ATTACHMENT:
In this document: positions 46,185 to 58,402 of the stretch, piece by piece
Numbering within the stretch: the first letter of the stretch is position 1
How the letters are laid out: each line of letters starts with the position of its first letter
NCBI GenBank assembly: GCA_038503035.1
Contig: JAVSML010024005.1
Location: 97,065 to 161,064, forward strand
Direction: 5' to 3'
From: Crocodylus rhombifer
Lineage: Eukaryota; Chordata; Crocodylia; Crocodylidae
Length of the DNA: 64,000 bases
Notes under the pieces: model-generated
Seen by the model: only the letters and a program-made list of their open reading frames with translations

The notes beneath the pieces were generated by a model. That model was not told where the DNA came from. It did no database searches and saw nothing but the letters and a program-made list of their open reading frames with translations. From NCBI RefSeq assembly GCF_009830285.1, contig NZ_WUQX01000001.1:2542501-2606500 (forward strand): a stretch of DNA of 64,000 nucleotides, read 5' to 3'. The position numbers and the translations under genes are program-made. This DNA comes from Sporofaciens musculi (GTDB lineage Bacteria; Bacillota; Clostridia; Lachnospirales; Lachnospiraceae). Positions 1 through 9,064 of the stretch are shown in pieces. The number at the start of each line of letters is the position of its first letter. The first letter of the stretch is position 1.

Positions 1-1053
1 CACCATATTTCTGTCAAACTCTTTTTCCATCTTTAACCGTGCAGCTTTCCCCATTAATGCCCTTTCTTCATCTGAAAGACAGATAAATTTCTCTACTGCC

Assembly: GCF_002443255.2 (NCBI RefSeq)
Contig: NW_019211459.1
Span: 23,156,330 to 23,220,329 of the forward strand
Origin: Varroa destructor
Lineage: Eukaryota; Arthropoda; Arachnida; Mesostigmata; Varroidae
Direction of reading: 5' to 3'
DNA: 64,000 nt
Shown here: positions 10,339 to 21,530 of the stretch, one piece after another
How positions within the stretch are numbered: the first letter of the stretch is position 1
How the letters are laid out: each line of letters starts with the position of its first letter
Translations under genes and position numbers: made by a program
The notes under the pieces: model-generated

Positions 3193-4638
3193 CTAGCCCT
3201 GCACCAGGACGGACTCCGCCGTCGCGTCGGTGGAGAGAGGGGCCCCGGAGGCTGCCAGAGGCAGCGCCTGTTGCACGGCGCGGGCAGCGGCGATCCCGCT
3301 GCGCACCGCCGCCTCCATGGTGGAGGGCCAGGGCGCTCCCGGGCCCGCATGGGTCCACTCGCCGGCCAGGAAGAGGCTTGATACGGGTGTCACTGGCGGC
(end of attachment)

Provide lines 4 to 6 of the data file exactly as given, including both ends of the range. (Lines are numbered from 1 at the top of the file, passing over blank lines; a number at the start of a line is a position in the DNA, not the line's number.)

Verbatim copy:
NCBI GenBank assembly: GCA_038503035.1
Contig: JAVSML010024005.1
Location: 97,065 to 161,064, forward strand